Word of the Day


audio pronunciation
November 10, 2008
: to throw (goods) overboard to lighten a ship or aircraft in distress
: discard
When they realized their plan was not going to work, the committee jettisoned the idea and thought up a new one.
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Did You Know?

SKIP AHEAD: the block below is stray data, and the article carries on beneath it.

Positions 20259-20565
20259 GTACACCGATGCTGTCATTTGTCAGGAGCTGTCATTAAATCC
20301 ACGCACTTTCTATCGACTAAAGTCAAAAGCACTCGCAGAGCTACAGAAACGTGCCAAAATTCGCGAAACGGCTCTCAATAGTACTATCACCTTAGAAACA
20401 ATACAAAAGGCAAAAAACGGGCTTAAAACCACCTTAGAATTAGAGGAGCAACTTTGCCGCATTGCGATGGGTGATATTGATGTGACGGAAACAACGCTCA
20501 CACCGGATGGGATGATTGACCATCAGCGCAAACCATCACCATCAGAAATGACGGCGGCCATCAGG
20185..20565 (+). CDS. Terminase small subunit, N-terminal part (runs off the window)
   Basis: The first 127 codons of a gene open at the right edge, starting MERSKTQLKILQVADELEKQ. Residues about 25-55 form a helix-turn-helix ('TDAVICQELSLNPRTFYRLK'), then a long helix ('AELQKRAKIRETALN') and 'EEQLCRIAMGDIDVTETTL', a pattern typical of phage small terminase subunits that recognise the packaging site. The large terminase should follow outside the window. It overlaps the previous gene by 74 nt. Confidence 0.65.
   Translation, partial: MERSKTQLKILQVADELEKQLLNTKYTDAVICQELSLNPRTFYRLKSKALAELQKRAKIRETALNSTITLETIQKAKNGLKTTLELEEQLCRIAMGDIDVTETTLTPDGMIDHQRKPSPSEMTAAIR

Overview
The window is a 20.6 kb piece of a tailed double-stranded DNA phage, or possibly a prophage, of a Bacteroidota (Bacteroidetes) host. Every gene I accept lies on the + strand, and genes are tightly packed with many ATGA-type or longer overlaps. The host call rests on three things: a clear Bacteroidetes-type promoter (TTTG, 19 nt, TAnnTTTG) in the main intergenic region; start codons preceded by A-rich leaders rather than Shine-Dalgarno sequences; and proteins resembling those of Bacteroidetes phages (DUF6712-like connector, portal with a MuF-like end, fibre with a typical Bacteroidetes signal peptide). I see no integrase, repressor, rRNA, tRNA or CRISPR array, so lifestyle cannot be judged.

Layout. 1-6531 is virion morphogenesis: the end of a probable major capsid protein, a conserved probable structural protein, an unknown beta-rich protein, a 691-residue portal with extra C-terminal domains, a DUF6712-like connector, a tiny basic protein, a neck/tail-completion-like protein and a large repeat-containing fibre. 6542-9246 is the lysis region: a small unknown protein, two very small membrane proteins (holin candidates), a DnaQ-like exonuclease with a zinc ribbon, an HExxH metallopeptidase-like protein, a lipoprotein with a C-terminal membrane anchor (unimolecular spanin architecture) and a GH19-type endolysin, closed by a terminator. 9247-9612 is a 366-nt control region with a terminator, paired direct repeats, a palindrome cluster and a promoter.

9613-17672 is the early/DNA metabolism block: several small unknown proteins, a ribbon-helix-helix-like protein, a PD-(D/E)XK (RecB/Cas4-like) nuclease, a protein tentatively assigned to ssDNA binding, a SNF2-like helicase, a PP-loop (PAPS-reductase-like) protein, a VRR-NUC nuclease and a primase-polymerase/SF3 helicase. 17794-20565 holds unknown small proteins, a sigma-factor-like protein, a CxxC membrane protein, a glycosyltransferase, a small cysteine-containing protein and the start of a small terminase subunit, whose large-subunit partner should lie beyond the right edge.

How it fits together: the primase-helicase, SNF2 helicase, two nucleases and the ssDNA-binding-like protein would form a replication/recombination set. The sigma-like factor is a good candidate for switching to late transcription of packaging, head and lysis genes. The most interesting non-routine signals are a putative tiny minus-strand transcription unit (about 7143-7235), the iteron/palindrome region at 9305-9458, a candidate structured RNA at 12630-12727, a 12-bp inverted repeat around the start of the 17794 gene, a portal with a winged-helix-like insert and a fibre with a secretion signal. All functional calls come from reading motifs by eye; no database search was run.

“Jettison” comes from the Anglo-French noun “geteson,” meaning “action of throwing,” and is ultimately from the Latin verb “jactare,” meaning “to throw.” The noun “jettison” (“a voluntary sacrifice of cargo to lighten a ship’s load in time of distress”) entered English in the 15th century; the verb has been with us since the 19th century. The noun is also the source of the word “jetsam” (“jettisoned goods”), which is often paired with “flotsam”(“floating wreckage”). These days you don’t have to be on a sinking ship to jettison something. In addition to literally “throwing overboard,” “jettison” means simply “to get rid of.” You might jettison some old magazines that are cluttering your house. Or you might make a plan but jettison it at the last minute, as in our example sentence.
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